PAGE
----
Other courses and clubs have been less resourceful. Gone are Cornerstone (Montrose), Cougar Canyon (Trinidad), Gleneagle (Colorado Springs) and Shadow Hills (Canon City). New homes replaced Green Gables, and marijuana fields are being eyed to cover the grounds of acclaimed Grandote Peaks in La Veta.
The last new course to open in the state: the CGA’s CommonGround, actually a 2009 rebuild on the old Mira Vista property.
“In every decade starting in the 1900s, you saw a net positive number of golf courses opening,” Mate said. “By the end of this decade, we’ll see probably a minus-five number. That’s an amazing thing in the history of golf in Colorado.
Mate and other industry experts attribute the negative numbers to what he calls “gross, almost irresponsible, almost irrational,” booms in the 1980s, ‘90s and early ‘00s. When real estate developers increased lot values by placing a golf course in the middle of a figure-eight routing plan.
“We just built too many golf courses,” he said.
Participation couldn’t support those courses.
CGA membership dropped from a high of 47,000 to a low in 2013 of 41,500. Now, with Colorado’s population boom, it’s back up to 43,500.
According to the National Golf Foundation, the state ranks only 33rd nationally with 23,000 people for every 18-hole course, and Denver-Aurora-Lakewood ranks way down at 295th on the list of major metropolitan areas in per-capita golf.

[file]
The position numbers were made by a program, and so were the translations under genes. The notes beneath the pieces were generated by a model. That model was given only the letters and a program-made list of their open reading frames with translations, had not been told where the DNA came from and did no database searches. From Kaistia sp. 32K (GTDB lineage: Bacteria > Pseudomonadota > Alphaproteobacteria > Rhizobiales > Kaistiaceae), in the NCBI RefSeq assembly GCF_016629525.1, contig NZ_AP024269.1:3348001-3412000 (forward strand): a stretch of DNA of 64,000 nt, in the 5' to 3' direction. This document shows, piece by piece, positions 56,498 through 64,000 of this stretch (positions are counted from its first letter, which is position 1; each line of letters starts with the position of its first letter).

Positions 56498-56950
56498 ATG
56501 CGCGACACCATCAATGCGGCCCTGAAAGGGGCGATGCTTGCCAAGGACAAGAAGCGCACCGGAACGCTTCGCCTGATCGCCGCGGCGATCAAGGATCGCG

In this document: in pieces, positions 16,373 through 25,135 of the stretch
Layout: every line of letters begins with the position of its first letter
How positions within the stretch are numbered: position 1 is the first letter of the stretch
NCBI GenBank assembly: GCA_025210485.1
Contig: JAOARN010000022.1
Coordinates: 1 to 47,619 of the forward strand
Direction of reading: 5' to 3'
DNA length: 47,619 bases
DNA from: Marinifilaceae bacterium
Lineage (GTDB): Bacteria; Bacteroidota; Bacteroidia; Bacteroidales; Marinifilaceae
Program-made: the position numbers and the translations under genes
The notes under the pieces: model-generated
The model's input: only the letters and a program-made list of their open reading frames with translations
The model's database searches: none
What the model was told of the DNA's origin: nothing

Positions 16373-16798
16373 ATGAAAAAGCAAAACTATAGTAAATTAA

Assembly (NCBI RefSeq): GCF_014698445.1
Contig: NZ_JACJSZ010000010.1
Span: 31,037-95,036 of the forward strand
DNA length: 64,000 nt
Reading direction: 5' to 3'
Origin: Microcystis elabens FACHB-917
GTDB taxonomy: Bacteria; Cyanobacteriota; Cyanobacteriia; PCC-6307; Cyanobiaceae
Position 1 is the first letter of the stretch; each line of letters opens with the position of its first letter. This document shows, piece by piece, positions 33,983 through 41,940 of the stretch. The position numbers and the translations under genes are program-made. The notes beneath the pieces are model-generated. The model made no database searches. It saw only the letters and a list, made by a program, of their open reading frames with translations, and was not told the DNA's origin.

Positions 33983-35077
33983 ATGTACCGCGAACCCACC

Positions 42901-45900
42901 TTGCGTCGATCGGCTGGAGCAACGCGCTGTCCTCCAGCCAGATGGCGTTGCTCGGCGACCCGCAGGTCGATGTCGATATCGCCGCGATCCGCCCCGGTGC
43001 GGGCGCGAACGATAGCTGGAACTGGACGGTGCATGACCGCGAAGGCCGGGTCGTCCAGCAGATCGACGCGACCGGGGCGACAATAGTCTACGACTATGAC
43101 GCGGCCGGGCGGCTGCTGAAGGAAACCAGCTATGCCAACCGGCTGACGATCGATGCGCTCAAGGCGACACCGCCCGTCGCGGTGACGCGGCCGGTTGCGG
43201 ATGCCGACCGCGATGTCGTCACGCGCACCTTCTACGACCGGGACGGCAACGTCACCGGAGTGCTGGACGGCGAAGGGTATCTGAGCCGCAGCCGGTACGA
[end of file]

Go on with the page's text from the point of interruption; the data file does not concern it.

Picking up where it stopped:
The CGA has struck at the heart of the imbalance, partnering with the Colorado PGA and other industry stakeholders to build the Junior Golf Alliance.
“Golf is a game of a lifetime and it needs to be started at a very young age,” Mate said. “It will take a while for these seeds to germinate, and they will.”
In the meantime, supply-and-demand keeps the cost of public golf in the region low.
“We hear from people in other parts of the country. ‘Thirty-five bucks? What? That’s a really good golf course,” Mate said. “The quality and quantity of affordable public golf here is unusual.”
Some courses have added footgolf, a combination of soccer and gol, to maximize facility use and revenue.
Fees, too, are low at some of the private courses. ClubCorp, the only company with more U.S. golf properties than Arcis, offers dual memberships at the Blacksone and Black Bear, with initiation fees starting at $2,000.
And Pradera-Pinery’s menu of memberships stars at a no-refund fee of $5,000 with monthly dues at $549 with no food-and-beverage minimum.
“I have to have more members using the club more often,” general manager Heath Robberson said.
“Members pay dues 12 months of the year and I want to make them feel valued 12 months of the year. For a family looking for an all-inclusive lifestyle choice, the traditional golf club is not a good model.”
That’s not to say the traditional golf club is going away.
Said Castle Pines PGA Head Professional Don Hurter, “There’s always going to be room in the golf world for a club like Castle Pines, as an escape for people to come and enjoy themselves, entertain clients, be with friends and have a good time.”
It’s just that now, there’s a new way of doing business that requires much more than golf.